— Robert Weissert of Florida TaxWatch talks about a new report critical of the legislative plan to build a toll road that will stretch 150 miles from Citrus County to the Georgia border.
— Checking-in with a Florida Man accused of taking the kids out for a Sunday drive while he was drunk. Also, a Florida Woman was busted for trying to steal a sex toy from Walmart.
To listen, click on the image below:
— INSTAGRAM OF THE DAY —
View this post on Instagram
Today I was joined by physicians and health care leaders representing 70% of hospitals in Florida who have great insight into what is actually happening on the front lines of COVID-19. Due to unprecedented collaboration during the pandemic, our hospital system remains strong. I’d like to thank the Florida Hospital Association, the Safety Net Alliance of Florida and Dr. David Moorhead and Dr. Scott Brady with AdventHealth Central Florida for joining this critical conversation.
— ALOE —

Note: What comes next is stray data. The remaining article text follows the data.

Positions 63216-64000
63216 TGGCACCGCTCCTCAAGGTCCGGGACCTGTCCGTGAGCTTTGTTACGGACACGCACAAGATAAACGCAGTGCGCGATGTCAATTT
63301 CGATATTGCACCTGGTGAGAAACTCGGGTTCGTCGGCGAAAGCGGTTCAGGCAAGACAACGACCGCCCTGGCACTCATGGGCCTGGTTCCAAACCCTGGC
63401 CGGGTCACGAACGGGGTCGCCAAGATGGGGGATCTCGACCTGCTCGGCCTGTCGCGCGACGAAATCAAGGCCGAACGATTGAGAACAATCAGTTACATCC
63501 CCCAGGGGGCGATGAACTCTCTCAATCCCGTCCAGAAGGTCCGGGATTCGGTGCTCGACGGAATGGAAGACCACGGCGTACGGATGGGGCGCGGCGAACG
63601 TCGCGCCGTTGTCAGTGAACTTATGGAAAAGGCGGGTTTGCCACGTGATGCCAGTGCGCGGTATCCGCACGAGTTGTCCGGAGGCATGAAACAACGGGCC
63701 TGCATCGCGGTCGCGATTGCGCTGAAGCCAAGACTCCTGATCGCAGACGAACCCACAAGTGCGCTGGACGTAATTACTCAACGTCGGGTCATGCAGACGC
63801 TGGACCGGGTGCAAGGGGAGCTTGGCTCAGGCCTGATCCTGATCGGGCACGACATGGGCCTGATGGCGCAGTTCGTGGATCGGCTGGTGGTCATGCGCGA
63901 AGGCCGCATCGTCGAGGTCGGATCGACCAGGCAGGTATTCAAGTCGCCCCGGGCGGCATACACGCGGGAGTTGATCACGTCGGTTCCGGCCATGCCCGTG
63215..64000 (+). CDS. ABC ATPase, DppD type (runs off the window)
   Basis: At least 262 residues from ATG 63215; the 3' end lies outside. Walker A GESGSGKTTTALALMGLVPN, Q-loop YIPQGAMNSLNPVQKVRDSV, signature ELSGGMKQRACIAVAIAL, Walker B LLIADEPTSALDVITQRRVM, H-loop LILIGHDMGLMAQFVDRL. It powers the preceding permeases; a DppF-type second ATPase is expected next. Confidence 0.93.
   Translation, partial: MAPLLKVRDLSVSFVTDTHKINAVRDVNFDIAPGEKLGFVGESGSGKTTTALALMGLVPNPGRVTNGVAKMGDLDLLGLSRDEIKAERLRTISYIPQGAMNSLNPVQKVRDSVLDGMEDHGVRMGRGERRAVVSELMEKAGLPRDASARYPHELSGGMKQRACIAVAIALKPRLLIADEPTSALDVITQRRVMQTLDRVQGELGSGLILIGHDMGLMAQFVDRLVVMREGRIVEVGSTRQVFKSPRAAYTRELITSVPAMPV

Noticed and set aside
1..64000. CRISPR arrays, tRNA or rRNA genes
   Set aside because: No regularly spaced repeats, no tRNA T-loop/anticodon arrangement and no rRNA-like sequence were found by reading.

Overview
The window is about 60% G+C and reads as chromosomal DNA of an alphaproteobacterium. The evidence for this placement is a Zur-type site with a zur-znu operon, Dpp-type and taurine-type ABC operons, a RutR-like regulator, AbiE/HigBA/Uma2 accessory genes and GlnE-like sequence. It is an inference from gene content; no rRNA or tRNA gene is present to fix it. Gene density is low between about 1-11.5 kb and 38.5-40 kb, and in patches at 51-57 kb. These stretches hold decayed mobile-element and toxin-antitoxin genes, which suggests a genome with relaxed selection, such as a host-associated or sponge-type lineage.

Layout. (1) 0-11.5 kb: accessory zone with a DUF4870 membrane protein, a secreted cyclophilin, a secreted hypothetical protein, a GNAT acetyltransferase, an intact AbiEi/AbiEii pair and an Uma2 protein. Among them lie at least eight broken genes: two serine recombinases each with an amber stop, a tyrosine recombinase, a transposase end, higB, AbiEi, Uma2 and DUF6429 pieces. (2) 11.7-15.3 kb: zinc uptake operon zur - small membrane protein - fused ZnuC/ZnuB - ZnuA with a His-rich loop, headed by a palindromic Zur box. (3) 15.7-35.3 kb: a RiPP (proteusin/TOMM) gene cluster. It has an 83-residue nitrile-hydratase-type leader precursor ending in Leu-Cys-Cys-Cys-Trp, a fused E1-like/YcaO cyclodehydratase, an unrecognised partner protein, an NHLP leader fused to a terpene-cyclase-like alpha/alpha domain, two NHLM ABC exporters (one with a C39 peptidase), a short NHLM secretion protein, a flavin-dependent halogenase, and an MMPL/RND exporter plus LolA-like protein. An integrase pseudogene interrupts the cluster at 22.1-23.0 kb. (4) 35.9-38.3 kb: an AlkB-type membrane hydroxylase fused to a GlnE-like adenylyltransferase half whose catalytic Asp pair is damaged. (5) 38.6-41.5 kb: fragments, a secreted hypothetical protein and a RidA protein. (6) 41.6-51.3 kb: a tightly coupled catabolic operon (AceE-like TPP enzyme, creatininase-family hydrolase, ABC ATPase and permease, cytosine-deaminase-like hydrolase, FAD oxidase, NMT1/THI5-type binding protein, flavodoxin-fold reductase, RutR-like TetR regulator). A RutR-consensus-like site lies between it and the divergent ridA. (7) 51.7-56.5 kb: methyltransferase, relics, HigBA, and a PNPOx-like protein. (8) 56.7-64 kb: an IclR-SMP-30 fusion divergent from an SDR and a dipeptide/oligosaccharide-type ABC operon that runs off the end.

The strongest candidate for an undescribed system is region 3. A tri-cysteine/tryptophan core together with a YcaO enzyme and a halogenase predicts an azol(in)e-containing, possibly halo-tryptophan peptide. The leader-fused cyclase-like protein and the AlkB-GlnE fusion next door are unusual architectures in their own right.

“‘Saturday Night Live’ plots return to studio production” via Brian Steinberg of Variety — If NBC and Lorne Michaels have their way, NBC’s “Saturday Night Live” this fall could move from being produced from cast members’ homes to being made the old-fashioned way, “from New York.” Michaels and his team are making plans to bring the show back to NBC’s Manhattan studios for the venerable late-night program’s 46th season, according to two people familiar with the matter, the latest of TV’s wee-hours programs to try and navigate a new normal in the midst of a pandemic that makes the process of putting on a TV show anything but. To be certain, any concepts for the fall would hinge on how the nation is grappling with the coronavirus pandemic and the safety of the “SNL” cast and crew. NBC has yet to announce a premiere date for “Saturday Night Live.”